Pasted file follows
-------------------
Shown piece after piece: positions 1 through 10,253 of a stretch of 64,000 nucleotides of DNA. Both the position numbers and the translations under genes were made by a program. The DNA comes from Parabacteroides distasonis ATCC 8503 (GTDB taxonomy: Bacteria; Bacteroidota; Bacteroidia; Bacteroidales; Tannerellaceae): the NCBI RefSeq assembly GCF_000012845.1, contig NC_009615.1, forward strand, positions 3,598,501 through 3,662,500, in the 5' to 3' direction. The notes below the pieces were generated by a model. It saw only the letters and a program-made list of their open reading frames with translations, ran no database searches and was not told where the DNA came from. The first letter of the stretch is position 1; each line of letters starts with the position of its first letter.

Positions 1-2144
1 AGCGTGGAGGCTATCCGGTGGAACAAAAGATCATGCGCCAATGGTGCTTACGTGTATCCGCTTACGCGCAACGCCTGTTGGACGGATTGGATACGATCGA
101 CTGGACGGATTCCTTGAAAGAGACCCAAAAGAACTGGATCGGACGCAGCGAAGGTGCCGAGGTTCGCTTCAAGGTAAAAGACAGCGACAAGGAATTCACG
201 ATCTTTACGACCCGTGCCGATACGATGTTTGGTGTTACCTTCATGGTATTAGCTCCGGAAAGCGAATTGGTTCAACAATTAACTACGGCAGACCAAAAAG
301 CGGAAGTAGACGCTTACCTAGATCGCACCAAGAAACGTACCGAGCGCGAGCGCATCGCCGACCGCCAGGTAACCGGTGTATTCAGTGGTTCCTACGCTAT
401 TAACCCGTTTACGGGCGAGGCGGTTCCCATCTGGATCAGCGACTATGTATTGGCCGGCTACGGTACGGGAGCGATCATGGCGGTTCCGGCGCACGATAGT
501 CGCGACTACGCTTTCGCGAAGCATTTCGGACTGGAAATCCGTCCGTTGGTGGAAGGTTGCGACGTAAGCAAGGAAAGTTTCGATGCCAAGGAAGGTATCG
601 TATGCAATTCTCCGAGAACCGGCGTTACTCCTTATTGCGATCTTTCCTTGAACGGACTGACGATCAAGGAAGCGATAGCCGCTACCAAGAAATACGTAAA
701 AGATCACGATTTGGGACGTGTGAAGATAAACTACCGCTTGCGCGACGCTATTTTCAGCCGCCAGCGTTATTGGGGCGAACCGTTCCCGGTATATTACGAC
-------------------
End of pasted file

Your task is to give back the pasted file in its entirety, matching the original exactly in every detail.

Shown piece after piece: positions 1 through 10,253 of a stretch of 64,000 nucleotides of DNA. Both the position numbers and the translations under genes were made by a program. The DNA comes from Parabacteroides distasonis ATCC 8503 (GTDB taxonomy: Bacteria; Bacteroidota; Bacteroidia; Bacteroidales; Tannerellaceae): the NCBI RefSeq assembly GCF_000012845.1, contig NC_009615.1, forward strand, positions 3,598,501 through 3,662,500, in the 5' to 3' direction. The notes below the pieces were generated by a model. It saw only the letters and a program-made list of their open reading frames with translations, ran no database searches and was not told where the DNA came from. The first letter of the stretch is position 1; each line of letters starts with the position of its first letter.

Positions 1-2144
1 AGCGTGGAGGCTATCCGGTGGAACAAAAGATCATGCGCCAATGGTGCTTACGTGTATCCGCTTACGCGCAACGCCTGTTGGACGGATTGGATACGATCGA
101 CTGGACGGATTCCTTGAAAGAGACCCAAAAGAACTGGATCGGACGCAGCGAAGGTGCCGAGGTTCGCTTCAAGGTAAAAGACAGCGACAAGGAATTCACG
201 ATCTTTACGACCCGTGCCGATACGATGTTTGGTGTTACCTTCATGGTATTAGCTCCGGAAAGCGAATTGGTTCAACAATTAACTACGGCAGACCAAAAAG
301 CGGAAGTAGACGCTTACCTAGATCGCACCAAGAAACGTACCGAGCGCGAGCGCATCGCCGACCGCCAGGTAACCGGTGTATTCAGTGGTTCCTACGCTAT
401 TAACCCGTTTACGGGCGAGGCGGTTCCCATCTGGATCAGCGACTATGTATTGGCCGGCTACGGTACGGGAGCGATCATGGCGGTTCCGGCGCACGATAGT
501 CGCGACTACGCTTTCGCGAAGCATTTCGGACTGGAAATCCGTCCGTTGGTGGAAGGTTGCGACGTAAGCAAGGAAAGTTTCGATGCCAAGGAAGGTATCG
601 TATGCAATTCTCCGAGAACCGGCGTTACTCCTTATTGCGATCTTTCCTTGAACGGACTGACGATCAAGGAAGCGATAGCCGCTACCAAGAAATACGTAAA
701 AGATCACGATTTGGGACGTGTGAAGATAAACTACCGCTTGCGCGACGCTATTTTCAGCCGCCAGCGTTATTGGGGCGAACCGTTCCCGGTATATTACGAC